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Why Chicago Bridge & Iron, Akorn, and Flotek Industries Slumped Today

Dan Caplinger, The Motley Fool

Monday wasn't a good day for the stock market, as most major benchmarks gave up early gains to finish lower. Investors continued to be nervous about interest rates, which appear to be on the rise as a strong earnings season continues. Consistently climbing oil prices also have had a mixed impact on market sentiment, with energy investors generally liking the trend while others worry about the potential inflationary impact that higher costs could bring. Adding to the gloom was bad news about some individual companies that sent their shares sharply lower. Chicago Bridge & Iron (NYSE: CBI), Akorn (NASDAQ: AKRX), and Flotek (NYSE: FTK) were among the worst performers on the day. Here's why they did so poorly.

Will Chicago Bridge & Iron get left out?

Shares of Chicago Bridge & Iron dropped more than 8% after an unexpected hostile takeover attempt threatened an agreement that the oil and gas engineering specialist had made with an industry peer. McDermott International said last December that it would buy Chicago Bridge & Iron in a deal worth about $6 billion, which helped give the stock a temporary lift coming into the beginning of 2018. But the shares have given up ground since then, and late last week, McDermott International got an offer from Norway's Subsea 7 that would require McDermott to give up its bid for CB&I. McDermott rejected the offer, arguing that it was insufficient and that it wants to move forward with CB&I. Nevertheless, some investors fear that McDermott might accept a higher bid if one is forthcoming, and that could put CB&I under intense competitive pressure to come up with its own independent strategy for the future.

Extensive network of grey and yellow platforms and holding tanks at an energy facility.

Image source: Chicago Bridge & Iron.

Akorn's buyer has a change of heart

Akorn stock plummeted 34% in the wake of the termination of last year's acquisition bid from German healthcare company Fresenius SE. Fresenius said that it would seek to end its merger agreement with the generic-drug maker, arguing that its due diligence of Akorn had unearthed potential red flags with respect to its product development operations. Akorn vehemently denied Fresenius' concerns, arguing that nothing Fresenius had learned would have a material adverse effect on Akorn's business. The two companies will likely fight about the attempted termination, but shareholders don't have much hope that the deal can be salvaged.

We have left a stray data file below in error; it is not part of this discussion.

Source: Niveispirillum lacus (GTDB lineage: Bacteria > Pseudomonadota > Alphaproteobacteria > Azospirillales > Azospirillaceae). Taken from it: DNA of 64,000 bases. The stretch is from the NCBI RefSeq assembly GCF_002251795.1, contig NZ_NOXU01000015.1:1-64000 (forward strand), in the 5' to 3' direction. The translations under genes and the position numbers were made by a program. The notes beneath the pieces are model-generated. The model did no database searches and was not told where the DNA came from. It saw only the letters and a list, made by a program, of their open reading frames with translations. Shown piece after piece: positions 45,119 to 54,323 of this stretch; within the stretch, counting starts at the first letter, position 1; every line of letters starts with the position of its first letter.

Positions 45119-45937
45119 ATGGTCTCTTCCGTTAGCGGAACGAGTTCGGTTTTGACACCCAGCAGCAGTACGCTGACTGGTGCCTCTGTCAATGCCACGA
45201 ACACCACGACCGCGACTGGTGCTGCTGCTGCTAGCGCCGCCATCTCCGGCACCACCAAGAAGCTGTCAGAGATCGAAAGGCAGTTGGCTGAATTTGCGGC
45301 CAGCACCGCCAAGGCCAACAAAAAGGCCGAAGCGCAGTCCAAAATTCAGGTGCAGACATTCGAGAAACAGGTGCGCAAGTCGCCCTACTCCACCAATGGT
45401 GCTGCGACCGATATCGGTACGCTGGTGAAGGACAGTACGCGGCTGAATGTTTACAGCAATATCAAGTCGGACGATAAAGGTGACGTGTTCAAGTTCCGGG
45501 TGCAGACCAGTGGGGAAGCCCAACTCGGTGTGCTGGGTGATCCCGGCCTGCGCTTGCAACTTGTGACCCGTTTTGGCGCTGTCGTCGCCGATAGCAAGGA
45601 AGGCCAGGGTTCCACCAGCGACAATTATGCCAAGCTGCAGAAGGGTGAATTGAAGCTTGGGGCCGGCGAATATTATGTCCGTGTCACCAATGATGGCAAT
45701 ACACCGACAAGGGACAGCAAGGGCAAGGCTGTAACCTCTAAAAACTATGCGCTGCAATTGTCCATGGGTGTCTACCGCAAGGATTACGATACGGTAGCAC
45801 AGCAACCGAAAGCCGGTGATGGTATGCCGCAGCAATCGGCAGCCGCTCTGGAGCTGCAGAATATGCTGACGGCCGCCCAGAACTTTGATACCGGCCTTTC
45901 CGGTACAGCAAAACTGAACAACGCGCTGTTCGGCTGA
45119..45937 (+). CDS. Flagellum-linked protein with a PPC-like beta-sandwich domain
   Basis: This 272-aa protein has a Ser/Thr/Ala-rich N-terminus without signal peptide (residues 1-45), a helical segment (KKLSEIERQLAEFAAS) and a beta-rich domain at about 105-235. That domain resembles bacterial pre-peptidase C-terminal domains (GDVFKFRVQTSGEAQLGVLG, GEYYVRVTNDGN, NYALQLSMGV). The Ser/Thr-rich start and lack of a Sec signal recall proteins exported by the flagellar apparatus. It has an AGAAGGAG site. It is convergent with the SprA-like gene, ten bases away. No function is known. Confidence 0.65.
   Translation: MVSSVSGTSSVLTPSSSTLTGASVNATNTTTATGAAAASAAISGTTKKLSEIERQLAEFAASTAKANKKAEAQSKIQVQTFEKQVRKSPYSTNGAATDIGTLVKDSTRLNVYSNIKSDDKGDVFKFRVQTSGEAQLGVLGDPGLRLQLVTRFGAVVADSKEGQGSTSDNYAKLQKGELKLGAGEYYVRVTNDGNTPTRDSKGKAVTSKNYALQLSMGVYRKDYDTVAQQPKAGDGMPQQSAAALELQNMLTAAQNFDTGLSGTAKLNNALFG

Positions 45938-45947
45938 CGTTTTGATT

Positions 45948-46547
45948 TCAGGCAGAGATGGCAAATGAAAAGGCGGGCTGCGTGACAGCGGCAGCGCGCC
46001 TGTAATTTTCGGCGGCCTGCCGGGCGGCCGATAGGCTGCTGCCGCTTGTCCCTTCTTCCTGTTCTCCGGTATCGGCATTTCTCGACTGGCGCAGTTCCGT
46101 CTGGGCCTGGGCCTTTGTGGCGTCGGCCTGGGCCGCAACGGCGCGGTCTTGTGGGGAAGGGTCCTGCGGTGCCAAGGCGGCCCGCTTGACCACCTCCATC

Flotek warns of poor results

Finally, shares of Flotek Industries plunged nearly 35%. The manufacturer of specialty chemicals warned that weather-related delays early in the first quarter of 2018 would result in quarterly revenue coming in substantially weaker than initially expected. Flotek also believes that its adjusted pre-tax operating earnings will be negative during the quarter. The company has worked hard to try to cut its fixed costs, but management now believes that it will need to move more aggressively toward increasing market share through releasing new products in combination with cost-cutting measures in order to improve its performance in the future.

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Editor's note: A previous version of this article incorrectly stated that the party that sought to terminate its acquisition bid for Akorn was Fresenius Medical Care rather than Fresenius SE. The author and the Fool regret the error.

Dan Caplinger has no position in any of the stocks mentioned. The Motley Fool has no position in any of the stocks mentioned. The Motley Fool has a disclosure policy.